In 2022:

  • Social media influences behaviour as much as communication from Government
  • People are not listening to business and community leaders
  • Risk of misinformation on social media grew in the wake of COVID-19, the war in Ukraine, and the Federal Election

Sydney, NSW – The power of social media to influence people’s behaviour is growing as Australians tuned out to other sources of information.

This is the key finding from the latest Togetherness Index released today by strategic communication consultancy SenateSHJ.

Despite concerns about the risk of misinformation on social media, it is becoming as effective as communication from Government, business and the media.

Almost two fifths (37%) of Australians see the information they find on social media, from sources other than friends and family, as effective in keeping them informed. This is the same level as the Federal Government, and higher than business, community leaders and the media.

Nearly One in five (18%) will act on what they see, read or hear on social media. Nearly three in ten (29%) people feel positive about communication on social media.

Darren Behar, Managing Partner at SenateSHJ, said: “The data indicates it’s never been more important to ensure people are turning to trusted sources online, and how to pick up on misinformation.”

The effectiveness of community leaders fell to 36% from 40%, with people less likely to act on information from these sources compared to a year earlier. There are now fewer people who believe business communication is effective (29%, down from 34%). Just 27% say it is trustworthy. Only a fifth will act on what they hear from business.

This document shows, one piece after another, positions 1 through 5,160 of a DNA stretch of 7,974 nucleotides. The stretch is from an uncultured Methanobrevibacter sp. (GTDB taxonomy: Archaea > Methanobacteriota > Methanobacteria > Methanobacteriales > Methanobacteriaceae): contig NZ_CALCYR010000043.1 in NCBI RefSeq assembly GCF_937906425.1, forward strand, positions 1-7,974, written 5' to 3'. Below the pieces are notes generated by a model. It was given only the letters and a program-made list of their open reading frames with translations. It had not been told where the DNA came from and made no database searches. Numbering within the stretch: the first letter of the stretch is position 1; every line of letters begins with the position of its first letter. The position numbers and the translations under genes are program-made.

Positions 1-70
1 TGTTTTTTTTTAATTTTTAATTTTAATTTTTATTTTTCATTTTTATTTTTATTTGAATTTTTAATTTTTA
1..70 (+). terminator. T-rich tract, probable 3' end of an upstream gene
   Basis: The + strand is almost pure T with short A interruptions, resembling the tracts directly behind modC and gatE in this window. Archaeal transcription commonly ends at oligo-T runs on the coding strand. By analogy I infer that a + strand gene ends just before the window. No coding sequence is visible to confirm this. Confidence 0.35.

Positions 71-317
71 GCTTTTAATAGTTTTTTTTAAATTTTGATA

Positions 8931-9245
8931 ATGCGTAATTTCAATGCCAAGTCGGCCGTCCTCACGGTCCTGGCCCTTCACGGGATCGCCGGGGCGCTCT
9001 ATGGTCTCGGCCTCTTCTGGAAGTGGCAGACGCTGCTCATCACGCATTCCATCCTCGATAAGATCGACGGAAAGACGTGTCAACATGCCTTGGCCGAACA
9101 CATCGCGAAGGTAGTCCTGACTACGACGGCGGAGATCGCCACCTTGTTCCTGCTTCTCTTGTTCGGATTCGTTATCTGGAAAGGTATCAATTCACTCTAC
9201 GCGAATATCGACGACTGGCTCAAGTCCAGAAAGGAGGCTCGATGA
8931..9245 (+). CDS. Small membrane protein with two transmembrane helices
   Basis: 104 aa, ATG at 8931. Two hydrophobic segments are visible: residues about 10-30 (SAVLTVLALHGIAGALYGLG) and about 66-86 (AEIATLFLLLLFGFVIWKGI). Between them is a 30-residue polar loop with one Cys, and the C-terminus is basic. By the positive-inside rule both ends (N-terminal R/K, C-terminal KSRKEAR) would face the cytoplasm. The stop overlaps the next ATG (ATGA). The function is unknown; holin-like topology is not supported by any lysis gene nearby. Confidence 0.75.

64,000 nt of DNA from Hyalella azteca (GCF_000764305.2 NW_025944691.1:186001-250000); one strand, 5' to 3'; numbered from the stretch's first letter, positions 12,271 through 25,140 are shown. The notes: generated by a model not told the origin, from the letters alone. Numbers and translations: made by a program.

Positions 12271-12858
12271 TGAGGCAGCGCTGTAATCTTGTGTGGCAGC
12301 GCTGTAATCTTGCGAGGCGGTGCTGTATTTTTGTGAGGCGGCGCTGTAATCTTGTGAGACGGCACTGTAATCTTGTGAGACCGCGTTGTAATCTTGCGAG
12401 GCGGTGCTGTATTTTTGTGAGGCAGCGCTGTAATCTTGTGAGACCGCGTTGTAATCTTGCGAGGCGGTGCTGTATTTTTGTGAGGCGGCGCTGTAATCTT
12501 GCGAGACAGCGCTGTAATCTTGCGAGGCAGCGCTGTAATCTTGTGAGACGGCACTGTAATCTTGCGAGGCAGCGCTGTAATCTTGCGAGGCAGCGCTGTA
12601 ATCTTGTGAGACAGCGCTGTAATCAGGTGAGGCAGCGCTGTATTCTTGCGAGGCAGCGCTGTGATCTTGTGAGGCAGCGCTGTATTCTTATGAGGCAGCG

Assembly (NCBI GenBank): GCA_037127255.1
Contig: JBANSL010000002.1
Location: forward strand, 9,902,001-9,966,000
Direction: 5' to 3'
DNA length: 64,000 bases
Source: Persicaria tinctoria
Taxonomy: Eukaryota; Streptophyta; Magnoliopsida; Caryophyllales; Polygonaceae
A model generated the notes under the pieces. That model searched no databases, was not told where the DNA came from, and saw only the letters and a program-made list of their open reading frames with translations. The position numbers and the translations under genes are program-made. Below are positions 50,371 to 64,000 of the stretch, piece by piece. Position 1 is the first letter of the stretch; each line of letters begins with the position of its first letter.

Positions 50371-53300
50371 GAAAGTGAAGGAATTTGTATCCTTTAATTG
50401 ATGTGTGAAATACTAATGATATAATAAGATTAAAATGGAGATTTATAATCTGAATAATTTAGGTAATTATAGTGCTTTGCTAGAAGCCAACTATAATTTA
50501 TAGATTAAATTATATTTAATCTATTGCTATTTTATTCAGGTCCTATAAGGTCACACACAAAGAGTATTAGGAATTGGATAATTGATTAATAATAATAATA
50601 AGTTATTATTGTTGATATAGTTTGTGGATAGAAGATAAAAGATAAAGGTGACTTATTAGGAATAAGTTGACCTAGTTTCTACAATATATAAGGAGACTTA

Jodie Wrigley, Head of Health and Social Change at SenateSHJ, said: “We have seen a rise in misinformation on social media in the wake of COVID-19, the war in Ukraine, and the Federal Election, which is seen as more effective than media, business and community leaders in keeping us informed. People are feeling fatigued, meaning we need to try harder to reach them.”

The Togetherness Index is based on a survey of 1,000 Australians. The research explores what components of communication contribute to togetherness, or social cohesion, within the community.




The full Togetherness Index report is available here:

Interviews available with:

  •  Jodie Wrigley, Head of Health and Social Change

For further information, contact:

Aaron Prestipino, SenateSHJ Australia, Mob: +61 423 611 394,

Note to editors:

The research was an online survey with a sample size of 1,036 people aged 18+ who use the internet taken from 24 to 31 May 2022. Data was weighted to match the latest Census population statistics for gender, age, state and location, and resembles the Australian population based on these criteria. Fourteen demographic variables were also collected, including religion, country of birth, household income, education, employment status and NESB background